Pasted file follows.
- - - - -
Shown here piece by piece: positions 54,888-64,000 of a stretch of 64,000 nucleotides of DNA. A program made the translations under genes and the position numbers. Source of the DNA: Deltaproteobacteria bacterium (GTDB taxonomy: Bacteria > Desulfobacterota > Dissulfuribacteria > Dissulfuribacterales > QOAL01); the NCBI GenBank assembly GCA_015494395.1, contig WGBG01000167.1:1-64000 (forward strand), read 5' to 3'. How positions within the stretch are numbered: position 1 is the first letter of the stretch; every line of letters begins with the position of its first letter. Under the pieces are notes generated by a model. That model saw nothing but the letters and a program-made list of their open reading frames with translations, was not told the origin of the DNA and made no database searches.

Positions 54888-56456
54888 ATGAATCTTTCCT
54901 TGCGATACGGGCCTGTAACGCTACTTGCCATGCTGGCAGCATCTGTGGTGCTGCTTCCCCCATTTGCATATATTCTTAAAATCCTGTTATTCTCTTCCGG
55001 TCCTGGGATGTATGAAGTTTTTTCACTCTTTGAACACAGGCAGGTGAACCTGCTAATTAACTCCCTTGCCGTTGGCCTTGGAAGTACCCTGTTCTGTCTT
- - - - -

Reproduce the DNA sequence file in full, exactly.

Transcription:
Shown here piece by piece: positions 54,888-64,000 of a stretch of 64,000 nucleotides of DNA. A program made the translations under genes and the position numbers. Source of the DNA: Deltaproteobacteria bacterium (GTDB taxonomy: Bacteria > Desulfobacterota > Dissulfuribacteria > Dissulfuribacterales > QOAL01); the NCBI GenBank assembly GCA_015494395.1, contig WGBG01000167.1:1-64000 (forward strand), read 5' to 3'. How positions within the stretch are numbered: position 1 is the first letter of the stretch; every line of letters begins with the position of its first letter. Under the pieces are notes generated by a model. That model saw nothing but the letters and a program-made list of their open reading frames with translations, was not told the origin of the DNA and made no database searches.

Positions 54888-56456
54888 ATGAATCTTTCCT
54901 TGCGATACGGGCCTGTAACGCTACTTGCCATGCTGGCAGCATCTGTGGTGCTGCTTCCCCCATTTGCATATATTCTTAAAATCCTGTTATTCTCTTCCGG
55001 TCCTGGGATGTATGAAGTTTTTTCACTCTTTGAACACAGGCAGGTGAACCTGCTAATTAACTCCCTTGCCGTTGGCCTTGGAAGTACCCTGTTCTGTCTT